Conditions Treated, OCD

What is Pure O and How is it Different From OCD?

You’ve probably heard the term “Pure O” before, but aren’t exactly sure what Pure O is or how it is …

You’ve probably heard the term “Pure O” before, but aren’t exactly sure what Pure O is or how it is different from OCD. The two disorders are similar, but they have different symptoms and manifestations, so it’s important to understand both.

Primarily Obsessional OCD, or Pure O OCD, is a less recognized subtype of obsessive-compulsive disorder. This form is marked by recurring, unwelcome thoughts, notions, or urges (obsessions) that generate anxiety or discomfort, yet it lacks visible compulsive behaviors. Traditional OCD compulsions are repetitive actions or mental processes an individual feels compelled to carry out in response to an obsession or according to strict guidelines.

What is Pure O OCD?

In contrast to conventional OCD, which typically includes both obsessions and compulsions, individuals with Pure O OCD might not exhibit any discernible compulsive actions. However, they might engage in mental compulsions, such as enumerating, praying, or reciting phrases internally. These mental compulsions are frequently employed to neutralize or counterbalance the obsession, but they can also sustain the cycle of anxiety and unease.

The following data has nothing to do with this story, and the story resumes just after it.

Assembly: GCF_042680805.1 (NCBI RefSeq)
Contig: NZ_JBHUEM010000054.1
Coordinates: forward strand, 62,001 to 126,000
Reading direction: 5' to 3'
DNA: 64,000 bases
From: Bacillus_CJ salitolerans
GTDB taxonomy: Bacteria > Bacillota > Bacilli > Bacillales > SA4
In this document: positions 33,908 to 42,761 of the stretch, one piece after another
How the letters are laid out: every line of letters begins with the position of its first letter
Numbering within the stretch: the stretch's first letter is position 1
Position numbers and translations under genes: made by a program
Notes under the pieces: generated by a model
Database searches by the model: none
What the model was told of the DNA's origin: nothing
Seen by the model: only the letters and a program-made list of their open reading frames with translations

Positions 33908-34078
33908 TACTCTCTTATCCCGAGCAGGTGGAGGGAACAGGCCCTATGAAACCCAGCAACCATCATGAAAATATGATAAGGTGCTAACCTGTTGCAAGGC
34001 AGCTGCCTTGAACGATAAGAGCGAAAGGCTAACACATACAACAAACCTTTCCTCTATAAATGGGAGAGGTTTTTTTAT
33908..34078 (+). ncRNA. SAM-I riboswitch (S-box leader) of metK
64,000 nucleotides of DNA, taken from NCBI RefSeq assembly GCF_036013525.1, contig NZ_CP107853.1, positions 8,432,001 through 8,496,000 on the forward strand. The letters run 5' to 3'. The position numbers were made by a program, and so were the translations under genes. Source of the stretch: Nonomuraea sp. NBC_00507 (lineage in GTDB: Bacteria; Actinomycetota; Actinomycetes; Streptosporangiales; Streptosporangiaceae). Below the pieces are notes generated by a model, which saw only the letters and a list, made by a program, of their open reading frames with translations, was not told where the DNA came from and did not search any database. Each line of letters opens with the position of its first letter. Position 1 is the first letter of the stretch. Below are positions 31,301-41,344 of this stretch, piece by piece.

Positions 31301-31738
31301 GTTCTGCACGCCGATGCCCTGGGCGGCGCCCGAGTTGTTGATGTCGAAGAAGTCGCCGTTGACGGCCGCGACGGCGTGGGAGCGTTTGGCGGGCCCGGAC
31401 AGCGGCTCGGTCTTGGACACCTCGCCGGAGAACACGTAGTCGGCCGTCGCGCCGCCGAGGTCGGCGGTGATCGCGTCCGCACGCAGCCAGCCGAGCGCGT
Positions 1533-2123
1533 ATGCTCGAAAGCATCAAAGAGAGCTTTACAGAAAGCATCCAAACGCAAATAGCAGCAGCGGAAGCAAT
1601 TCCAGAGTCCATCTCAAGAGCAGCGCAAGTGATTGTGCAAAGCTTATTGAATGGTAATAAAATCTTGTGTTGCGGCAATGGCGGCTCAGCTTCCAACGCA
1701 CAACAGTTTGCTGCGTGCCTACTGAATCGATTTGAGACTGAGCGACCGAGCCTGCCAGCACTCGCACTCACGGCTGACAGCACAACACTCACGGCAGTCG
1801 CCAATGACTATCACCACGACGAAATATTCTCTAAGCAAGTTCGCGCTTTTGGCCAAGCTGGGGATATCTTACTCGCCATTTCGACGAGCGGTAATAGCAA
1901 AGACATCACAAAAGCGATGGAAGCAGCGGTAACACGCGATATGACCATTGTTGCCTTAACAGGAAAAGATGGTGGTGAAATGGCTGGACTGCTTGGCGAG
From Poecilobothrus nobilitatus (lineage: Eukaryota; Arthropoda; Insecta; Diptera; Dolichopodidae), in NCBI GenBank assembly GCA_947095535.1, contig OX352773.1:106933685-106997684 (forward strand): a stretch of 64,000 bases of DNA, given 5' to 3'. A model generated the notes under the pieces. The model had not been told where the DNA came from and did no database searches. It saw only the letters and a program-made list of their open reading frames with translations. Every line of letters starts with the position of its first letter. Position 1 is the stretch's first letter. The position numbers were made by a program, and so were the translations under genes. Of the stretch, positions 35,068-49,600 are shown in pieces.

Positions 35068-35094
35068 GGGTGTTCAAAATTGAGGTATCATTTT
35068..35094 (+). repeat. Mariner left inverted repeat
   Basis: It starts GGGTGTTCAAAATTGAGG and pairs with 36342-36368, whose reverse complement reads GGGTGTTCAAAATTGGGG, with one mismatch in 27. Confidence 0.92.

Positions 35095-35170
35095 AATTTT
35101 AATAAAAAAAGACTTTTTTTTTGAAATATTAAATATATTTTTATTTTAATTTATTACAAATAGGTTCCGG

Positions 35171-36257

While the name suggests that individuals with Pure O lack compulsions, they actually do engage in mental rituals or seek reassurance. These compulsions are not as conspicuous as manifest behaviors; Pure O simply recognizes OCD manifestations that do not resemble traditional OCD and are generally harder to identify.

A widespread misconception is that Pure O is a less severe form of OCD. Despite the absence of physical compulsions, Pure O can still cause considerable distress and disrupt everyday life.

What are obsessions?

OCD obsessions are intrusive thoughts, worries, or fears that cause significant stress or anxiety. Individuals with OCD feel compelled to ‘resolve’, ‘counteract’ or ‘cancel out’ negative thoughts by doing certain actions or having certain positive thoughts — these are compulsions.

Obsessions can encompass a broad range of undesired, distressing thoughts. Pure O obsessions often focus on upsetting, invasive thoughts or images, or alarming impulses that provoke intense anxiety and clash with the person’s religious convictions, moral principles, or social standards. These obsessions tend to be more intimate and frightening for the individual compared to the concerns of someone with traditional OCD. For instance, a person with standard OCD might be excessively worried about safety or hygiene, while someone with Pure O OCD might be tormented by thoughts of harming a loved one, being a killer, or undergoing a shift in their sexual orientation. People with Pure O recognize that their fears are improbable or implausible, yet the anxiety they experience makes the obsessions feel significant. Consequently, they often grapple with self-doubt and frequently seek mental or external reassurance.